All students — regardless of their skin color, families’ income, language spoken at home, or how they identify — should have access to high-quality learning opportunities that allow them to achieve educational excellence. This is educational justice. And each day, we work to find solutions to reach it, preschool through college.

Through our research, policy analysis, and advocacy, we support efforts that:

  • Promote rich, engaging high-quality learning opportunities
  • Increase college access and completion
  • Engage diverse communities to advocate for education equity
  • Increase political and public will to act on equity issues

Our approach to this work is steeped in the larger social justice movement. It is informed by our theory of change, which includes four main components — all building on each other, with the aim of advancing positive outcomes that improve the lives of those who are historically underserved, including Black students, Latino students, and students from low-income families.

In these reports, we showcase the work we, along with our partners, are doing. With your continued support and partnership, we are building a movement toward educational justice.

Enjoy the updates!

Theory of Change

Your Spark

Can Become a Flame and Change

Everything

June 2022

At this precarious moment, many Americans can’t safely send their children to school, shop at the grocery store, go to their place of worship, visit the hospital, or even venture out into their own neighborhoods without facing the threat of violence. At the same time, we are witnessing a dramatic assault on civil rights and civil liberties in the form of voter suppression and gerrymandering, anti-LGBTQ legislation, book bans, and efforts to prohibit the accurate teaching of history in the classroom. Indeed, attempts to unravel the American ideals of justice, democracy, fairness, and equity seem to be intensifying.

Despite what’s happening now, we must keep working for a more just, fair, and safe nation. Remember the words of civil rights leader E.D. Nixon, who when faced with similar obstacles in the 1950s, urged fellow activists to remain undaunted: “Your spark can become a flame and change everything.” It is with that same urgency that we, and our partners, seek to spark change. Join us.

 


Below are a few highlights of our latest work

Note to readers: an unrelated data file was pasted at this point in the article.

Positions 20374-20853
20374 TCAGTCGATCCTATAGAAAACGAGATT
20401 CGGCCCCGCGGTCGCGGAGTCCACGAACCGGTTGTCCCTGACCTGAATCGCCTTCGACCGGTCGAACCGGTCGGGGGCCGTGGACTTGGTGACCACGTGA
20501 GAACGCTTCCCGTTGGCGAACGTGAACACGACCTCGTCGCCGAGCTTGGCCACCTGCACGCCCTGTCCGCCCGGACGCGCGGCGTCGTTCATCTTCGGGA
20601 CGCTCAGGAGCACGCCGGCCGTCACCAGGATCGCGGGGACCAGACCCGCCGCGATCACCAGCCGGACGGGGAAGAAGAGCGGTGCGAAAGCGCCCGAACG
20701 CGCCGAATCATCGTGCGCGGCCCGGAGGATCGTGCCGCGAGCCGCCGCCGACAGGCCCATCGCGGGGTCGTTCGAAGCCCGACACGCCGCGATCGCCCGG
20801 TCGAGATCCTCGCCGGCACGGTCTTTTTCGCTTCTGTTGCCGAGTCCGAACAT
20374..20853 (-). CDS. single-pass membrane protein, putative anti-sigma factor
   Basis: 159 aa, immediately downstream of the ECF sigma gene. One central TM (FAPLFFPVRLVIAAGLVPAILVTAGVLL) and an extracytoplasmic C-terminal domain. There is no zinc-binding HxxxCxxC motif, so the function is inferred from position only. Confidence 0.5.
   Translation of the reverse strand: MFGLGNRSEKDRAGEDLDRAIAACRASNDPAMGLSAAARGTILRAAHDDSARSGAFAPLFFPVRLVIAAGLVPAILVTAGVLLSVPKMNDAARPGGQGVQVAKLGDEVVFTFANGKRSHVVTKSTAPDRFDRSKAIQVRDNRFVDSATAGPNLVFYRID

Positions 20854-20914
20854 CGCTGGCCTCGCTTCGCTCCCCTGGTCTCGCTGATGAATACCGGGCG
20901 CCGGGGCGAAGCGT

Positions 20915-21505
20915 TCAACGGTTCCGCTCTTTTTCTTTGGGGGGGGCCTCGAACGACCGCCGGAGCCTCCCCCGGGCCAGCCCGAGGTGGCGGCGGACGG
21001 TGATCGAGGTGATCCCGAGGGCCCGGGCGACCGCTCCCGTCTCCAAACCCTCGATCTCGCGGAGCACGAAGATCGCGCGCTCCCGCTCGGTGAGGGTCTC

A Conversation on The Criminalization of Black Children

This school year, there’s been a rise in school suspensions, expulsions, and other disciplinary actions across the country. To shine a light on this urgent problem and elevate potential solutions, we, in partnership with NAACP Legal Defense Fund, co-hosted an event on “The Criminalization of Black Children.” The discussion was led by Erica L. Green, a correspondent at The New York Times, and Kristin Henning, author of The Rage of Innocence: How America Criminalizes Black Youth.

Advancing Advanced Placement Opportunities for Underserved Youth

As part of Ed Trust’s ongoing efforts to highlight opportunity gaps, we released “Shut out: Why Black and Latino Students Are Under-Enrolled in AP STEM Courses” in April, along with an accompanying video. This report notes that while many students of color and students from low-income backgrounds aspire to go to college and say that STEM courses are their favorite subjects, these students continue to be excluded from AP STEM courses, which are crucial learning opportunities for aspiring scientists.

Removing Unjust Barriers That Keep Current and Formerly Incarcerated Individuals From Accessing a Higher Education

More than 2 million people are incarcerated in the United States. That is the highest incarceration rate in the world. National and state leaders have repeatedly pledged to reform the criminal justice system, but anyone seeking re-entry services can tell you that those “reforms” fall short, in large part because those closest to the problem aren’t driving the solutions.

Beyond the Ban,” a collection of state policy toolkits informed by Ed Trust’s inaugural cohort of Justice Fellows seeks to change that. Released in March, the toolkits, were compiled by Ed Trust researchers and Justice Fellows conducting comprehensive policy scans of eight states with the highest incarcerated populations — California, Illinois, Louisiana, New York, Michigan, Ohio, Tennessee, and Texas — and identified barriers to higher education access and re-entry in each state.

The scans note that access to education programs and wraparound support services is critical to providing returning citizens the tools they need to successfully reintegrate into society and help reduce recidivism, housing insecurity, and unemployment rates.